A little about each of these books/series and why I like them:

The Books of Bayern begins with The Goose Girl; it's loosely based on the original folk tale, and involves Isi, who has to live in hiding as a goose girl to avoid a fate her original kingdom had in store for her. The most interesting aspect of these books is that a small but significant portion of the population has elemental abilities of various sorts, but these are mysterious and those who possess them sometimes either don't know it or don't know how to control them. Isi is a wind-speaker, and she's able to use her ability to protect herself. Isi's tale of hiding her identity as she learns about her inner strengths and forges bonds with the other commoners at her station is very engaging.

The second book, Enna Burning, switches the protagonist to Enna, a friend of Isi's, who finds herself to have an ability to fire-speak. Not wanting to meet the same fate as her brother, she struggles to control her burning ability before it consumes her, but her relationship with Princess Isi is going to be the most important thing in saving her. River Secrets, the book about Razo, was endearing and interesting--Razo doesn't have any of the cool abilities the previous books discussed, but he still has his important part to play in the Bayern army . . . because even though his talents are less than magical, the ability to pay attention and notice details can be very useful. And the fourth book, Forest Born, delves into the mental anguish and soul-searching of Forest girl Rinna, younger sister of Razo and holder of confusing and powerful abilities. I love the characters and the reality of their world, and Hale's ability to portray people realistically while telling a personal story in an epic plot is nothing short of astounding.

Princess Academy was a Newbery Honor book. It seems like a simple idea--the prince has to choose a bride from amongst a group of appropriately aged but rough mountain girls, and they must become educated to be proper princesses--but I was impressed at how this book ended up being a lot more than just the answer to "which girl will be chosen?" Miri and her classmates' culture on Mount Eskel is well-thought-out and realistic; the "quarry-speech" is a neat idea that is uncovered for the reader's discovery through the main character's realistic lack of experience with it; the predictable nature of a few of the events is easily overshadowed by the enjoyability of watching it all play out. It was great to see a girl who thinks she's weak and useless transform herself through education and courage into a strong and helpful person without making it seem like it'd all be a waste if she didn't get chosen as the princess. Miri's relationships with her classmates, her teacher, and her family were all very realistic and interesting . . . especially the in-fighting between the girls, the alliances and feuds carried between them, and the transformations that occurred on all fronts. I loved that Miri often became conflicted about what she wanted; it's so rare in children's literature that authors respect their audience and their characters enough to give them layers and personality facets as if they are real people. This book has a sequel featuring Miri growing even more as a character, with even more delightful history uncovered and even more roots revealed for these fascinating daughters of the stone.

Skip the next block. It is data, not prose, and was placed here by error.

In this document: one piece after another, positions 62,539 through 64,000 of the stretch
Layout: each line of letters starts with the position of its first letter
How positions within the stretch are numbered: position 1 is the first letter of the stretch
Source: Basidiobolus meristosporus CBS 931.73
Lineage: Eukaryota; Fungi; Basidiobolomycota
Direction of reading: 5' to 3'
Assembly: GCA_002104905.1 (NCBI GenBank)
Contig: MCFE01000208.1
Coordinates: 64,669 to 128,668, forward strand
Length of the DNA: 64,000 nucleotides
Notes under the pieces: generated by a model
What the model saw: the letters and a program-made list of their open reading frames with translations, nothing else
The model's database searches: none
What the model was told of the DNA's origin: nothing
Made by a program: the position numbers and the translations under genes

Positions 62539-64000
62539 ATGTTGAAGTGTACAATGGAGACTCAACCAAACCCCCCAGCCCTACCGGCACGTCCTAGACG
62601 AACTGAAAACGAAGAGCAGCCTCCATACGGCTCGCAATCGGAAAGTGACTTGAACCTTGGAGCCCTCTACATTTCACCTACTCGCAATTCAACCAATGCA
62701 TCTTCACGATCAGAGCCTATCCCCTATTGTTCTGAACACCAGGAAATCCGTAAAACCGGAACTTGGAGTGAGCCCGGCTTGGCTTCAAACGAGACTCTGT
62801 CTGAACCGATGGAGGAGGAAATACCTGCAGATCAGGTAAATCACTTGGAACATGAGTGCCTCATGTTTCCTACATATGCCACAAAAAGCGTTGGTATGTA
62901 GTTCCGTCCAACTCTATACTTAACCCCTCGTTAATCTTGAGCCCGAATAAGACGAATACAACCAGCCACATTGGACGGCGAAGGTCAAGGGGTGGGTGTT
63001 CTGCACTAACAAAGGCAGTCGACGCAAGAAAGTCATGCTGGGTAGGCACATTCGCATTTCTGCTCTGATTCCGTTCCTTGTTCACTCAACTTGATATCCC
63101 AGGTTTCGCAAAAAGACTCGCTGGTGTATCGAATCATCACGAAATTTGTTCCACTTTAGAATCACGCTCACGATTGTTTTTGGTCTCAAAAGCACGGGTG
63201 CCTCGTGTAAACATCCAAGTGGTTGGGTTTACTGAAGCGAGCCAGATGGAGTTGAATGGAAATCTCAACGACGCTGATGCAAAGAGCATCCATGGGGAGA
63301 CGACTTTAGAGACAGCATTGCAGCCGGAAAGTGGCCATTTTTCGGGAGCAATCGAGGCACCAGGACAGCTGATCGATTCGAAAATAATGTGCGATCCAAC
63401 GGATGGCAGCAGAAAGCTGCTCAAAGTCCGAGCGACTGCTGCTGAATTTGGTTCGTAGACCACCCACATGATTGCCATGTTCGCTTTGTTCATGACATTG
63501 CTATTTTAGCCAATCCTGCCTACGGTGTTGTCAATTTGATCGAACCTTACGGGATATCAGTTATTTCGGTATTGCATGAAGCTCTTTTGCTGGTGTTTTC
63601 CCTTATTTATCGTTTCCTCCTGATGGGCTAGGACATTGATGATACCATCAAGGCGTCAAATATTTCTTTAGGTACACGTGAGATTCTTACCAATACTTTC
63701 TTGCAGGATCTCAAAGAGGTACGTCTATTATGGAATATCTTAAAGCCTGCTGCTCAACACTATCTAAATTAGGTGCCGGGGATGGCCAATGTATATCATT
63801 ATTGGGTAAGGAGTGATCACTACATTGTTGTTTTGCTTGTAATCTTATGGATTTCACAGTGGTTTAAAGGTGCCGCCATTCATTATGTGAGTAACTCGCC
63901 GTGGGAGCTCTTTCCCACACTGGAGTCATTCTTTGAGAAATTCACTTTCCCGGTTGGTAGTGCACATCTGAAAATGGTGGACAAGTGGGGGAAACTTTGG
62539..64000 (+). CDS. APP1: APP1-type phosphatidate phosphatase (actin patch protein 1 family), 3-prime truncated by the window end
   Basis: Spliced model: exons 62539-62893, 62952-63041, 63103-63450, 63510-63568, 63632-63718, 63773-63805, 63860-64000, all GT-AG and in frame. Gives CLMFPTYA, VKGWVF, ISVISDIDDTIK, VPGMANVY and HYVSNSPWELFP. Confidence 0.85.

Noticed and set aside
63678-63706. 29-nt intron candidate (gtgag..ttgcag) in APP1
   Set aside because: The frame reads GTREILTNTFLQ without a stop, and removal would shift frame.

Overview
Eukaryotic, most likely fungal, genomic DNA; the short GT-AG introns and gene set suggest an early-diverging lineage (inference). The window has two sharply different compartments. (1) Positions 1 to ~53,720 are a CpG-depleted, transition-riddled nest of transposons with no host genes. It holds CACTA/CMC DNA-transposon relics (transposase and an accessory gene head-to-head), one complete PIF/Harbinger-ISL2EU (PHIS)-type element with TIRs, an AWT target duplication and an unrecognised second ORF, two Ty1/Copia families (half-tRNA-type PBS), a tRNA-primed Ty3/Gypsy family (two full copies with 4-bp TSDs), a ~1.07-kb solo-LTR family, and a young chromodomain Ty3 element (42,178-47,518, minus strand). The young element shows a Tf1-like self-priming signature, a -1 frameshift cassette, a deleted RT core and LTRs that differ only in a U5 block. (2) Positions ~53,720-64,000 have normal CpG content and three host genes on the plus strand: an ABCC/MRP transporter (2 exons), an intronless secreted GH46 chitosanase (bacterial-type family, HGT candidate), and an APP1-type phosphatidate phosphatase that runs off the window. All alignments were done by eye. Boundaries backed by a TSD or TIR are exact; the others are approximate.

And in Book of a Thousand Days, a teenage noble girl, Saren, is shut in a tower because she refuses to wed the bad guy, and her maid, Dashti, goes with her into the prison. Dashti tells the story of their imprisonment--and the time after--by way of a cheery diary in which she chronicles the events and draws little pictures (the illustrations are included). Dashti refers to herself as a "mucker"--part of a group of low-status people who carry various folk traditions given life through song--and she is just pleased as punch to be locked in a tower with Saren because hey, she's fed and clothed and has a roof over her head. Of course, the plot thickens when Dashti is drawn into the noble girl's predicament. She's been locked away because she refuses to marry a rather mean nobleman, and she supposedly loves a khan who wishes to save her. (The two are only acquainted through letter-writing.) Dashti ends up fronting for Saren in a Cyrano-like situation, but doesn't acknowledge her own feelings for the khan.